Back in our day, we used to enjoy a bit of stodge in our school lunch box – a pork pie or a sausage roll would provide the perfect fuel to get us through the afternoon's lessons (yawn).
But a primary school in Yorkshire has infuriated parents by BANNING those two pork-based pastry staples, along with other tasty snacks, in keeping with the trend for healthy eating.
Shirley Manor Primary Academy, near Bradford, described such foods as being "high in salt and saturated fat", and warned: "If found, a parent will be called."
But some of those parents are up in arms over the ban, claiming that it puts extra pressure on them.
One moaned: "I'm all for healthiness but, sometimes, [kids] can be picky eaters. I wish it was more relaxed. It's hard for us parents who have picky children."
Another suggested that school governors shouldn't be allowed to dictate what their children eat: “Teachers are there to teach them. You send your kids to school to learn.”
I wish it was more relaxed. It's hard for us parents who have picky children.
But headteacher Heather Lacey is adamant that the policy will be good for kids in the long run.
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She said: “We want to ensure that our children eat well and grow up understanding the importance of a healthy diet and lifestyle.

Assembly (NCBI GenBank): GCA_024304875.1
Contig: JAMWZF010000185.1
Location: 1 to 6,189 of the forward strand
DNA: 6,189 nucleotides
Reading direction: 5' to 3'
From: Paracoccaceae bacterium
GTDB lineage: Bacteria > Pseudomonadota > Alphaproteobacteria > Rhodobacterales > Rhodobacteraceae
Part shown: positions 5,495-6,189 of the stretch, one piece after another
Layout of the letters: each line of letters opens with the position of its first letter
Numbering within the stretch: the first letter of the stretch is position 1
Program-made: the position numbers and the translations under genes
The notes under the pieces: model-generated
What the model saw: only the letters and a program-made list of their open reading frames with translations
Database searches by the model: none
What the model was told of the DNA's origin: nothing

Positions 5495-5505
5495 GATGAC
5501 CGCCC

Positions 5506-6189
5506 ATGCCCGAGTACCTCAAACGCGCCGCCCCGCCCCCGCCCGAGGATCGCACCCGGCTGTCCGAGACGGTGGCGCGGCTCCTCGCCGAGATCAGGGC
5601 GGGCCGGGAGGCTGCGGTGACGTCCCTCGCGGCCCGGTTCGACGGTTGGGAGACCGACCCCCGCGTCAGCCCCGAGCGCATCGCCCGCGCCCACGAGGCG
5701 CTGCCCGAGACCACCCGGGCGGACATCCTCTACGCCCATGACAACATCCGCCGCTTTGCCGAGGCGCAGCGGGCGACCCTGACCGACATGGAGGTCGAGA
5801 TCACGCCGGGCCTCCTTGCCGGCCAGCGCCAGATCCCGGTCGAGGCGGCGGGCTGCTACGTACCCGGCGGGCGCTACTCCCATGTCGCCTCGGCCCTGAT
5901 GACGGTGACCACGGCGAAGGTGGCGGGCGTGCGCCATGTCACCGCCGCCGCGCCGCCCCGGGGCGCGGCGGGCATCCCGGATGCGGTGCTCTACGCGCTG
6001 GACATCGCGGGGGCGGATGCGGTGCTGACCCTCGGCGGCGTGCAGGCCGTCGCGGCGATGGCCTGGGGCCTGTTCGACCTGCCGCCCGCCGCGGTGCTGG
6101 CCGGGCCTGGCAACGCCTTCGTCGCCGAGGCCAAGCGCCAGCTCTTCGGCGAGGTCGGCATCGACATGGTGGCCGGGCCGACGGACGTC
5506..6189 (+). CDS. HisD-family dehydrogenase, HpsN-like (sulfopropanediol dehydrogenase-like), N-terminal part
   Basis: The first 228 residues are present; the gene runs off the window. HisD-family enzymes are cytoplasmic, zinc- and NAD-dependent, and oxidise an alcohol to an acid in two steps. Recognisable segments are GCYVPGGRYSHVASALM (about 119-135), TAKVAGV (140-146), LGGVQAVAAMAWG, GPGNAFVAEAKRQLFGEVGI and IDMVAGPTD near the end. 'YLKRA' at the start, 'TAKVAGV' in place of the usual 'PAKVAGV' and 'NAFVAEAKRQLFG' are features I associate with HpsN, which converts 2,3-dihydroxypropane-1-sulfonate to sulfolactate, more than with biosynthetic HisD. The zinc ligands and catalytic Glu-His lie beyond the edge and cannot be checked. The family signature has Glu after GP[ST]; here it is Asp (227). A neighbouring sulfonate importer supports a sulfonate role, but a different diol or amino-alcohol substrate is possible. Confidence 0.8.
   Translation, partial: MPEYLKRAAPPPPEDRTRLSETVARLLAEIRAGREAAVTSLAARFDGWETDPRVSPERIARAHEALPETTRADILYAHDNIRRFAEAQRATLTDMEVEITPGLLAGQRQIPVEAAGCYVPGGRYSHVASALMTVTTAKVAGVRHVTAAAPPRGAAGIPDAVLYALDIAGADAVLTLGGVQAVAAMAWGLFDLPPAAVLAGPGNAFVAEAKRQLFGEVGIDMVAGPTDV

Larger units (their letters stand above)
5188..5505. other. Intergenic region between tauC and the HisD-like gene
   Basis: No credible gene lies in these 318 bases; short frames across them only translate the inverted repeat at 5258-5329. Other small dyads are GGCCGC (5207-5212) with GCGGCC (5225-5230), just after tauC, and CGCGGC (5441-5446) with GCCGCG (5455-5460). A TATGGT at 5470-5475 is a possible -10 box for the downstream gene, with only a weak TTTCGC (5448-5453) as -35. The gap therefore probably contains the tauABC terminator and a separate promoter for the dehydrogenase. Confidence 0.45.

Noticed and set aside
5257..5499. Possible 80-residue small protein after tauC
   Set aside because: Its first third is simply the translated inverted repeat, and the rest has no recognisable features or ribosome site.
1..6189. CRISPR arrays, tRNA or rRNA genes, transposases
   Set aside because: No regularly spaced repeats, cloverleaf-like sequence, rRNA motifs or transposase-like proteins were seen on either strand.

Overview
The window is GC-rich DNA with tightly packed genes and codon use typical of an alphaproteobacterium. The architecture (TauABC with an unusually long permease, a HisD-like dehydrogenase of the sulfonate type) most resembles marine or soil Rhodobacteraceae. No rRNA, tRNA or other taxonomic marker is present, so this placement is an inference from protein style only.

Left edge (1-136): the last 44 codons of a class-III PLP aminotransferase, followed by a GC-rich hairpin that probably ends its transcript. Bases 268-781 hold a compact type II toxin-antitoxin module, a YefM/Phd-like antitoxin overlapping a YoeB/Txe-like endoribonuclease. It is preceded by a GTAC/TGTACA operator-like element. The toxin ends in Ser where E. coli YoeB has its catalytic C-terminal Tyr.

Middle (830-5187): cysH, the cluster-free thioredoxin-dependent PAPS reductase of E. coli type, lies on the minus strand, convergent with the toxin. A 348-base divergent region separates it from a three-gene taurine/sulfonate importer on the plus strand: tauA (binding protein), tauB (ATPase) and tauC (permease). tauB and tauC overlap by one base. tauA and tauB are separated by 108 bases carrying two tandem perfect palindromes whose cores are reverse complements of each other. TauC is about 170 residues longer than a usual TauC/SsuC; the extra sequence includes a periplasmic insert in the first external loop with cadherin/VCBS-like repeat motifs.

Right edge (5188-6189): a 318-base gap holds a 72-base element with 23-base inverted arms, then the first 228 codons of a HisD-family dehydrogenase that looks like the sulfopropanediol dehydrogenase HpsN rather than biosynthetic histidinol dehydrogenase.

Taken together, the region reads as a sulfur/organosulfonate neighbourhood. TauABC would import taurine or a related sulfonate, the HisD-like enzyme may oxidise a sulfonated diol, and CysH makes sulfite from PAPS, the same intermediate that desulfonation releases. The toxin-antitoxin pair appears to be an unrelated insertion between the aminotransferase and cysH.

“We've written to parents to let them know how we want to work together from this term to ensure their children eat a balanced meal.
“It's important that pupils avoid eating too much food that's high in sugar, salt and saturated fats. This includes things like pork pies and sausage rolls, sweets and fizzy drinks in their packed lunches.
“Children are allowed a treat each day, and we've invited parents into school to discuss their children’s dietary needs.
"We want to work with our parents to ensure pupils are happy and healthy in school, and that these changes work for every child."
Earlier this month, it was reported that celebrity fitness coach Joe Wicks wants to make it compulsory for pupils to exercise every day at school.
He told Yahoo! News: “I want to be known as someone who really made a massive impact on loads of people’s lives."
It's estimated that nearly a third of children aged two to 15 are obese or overweight.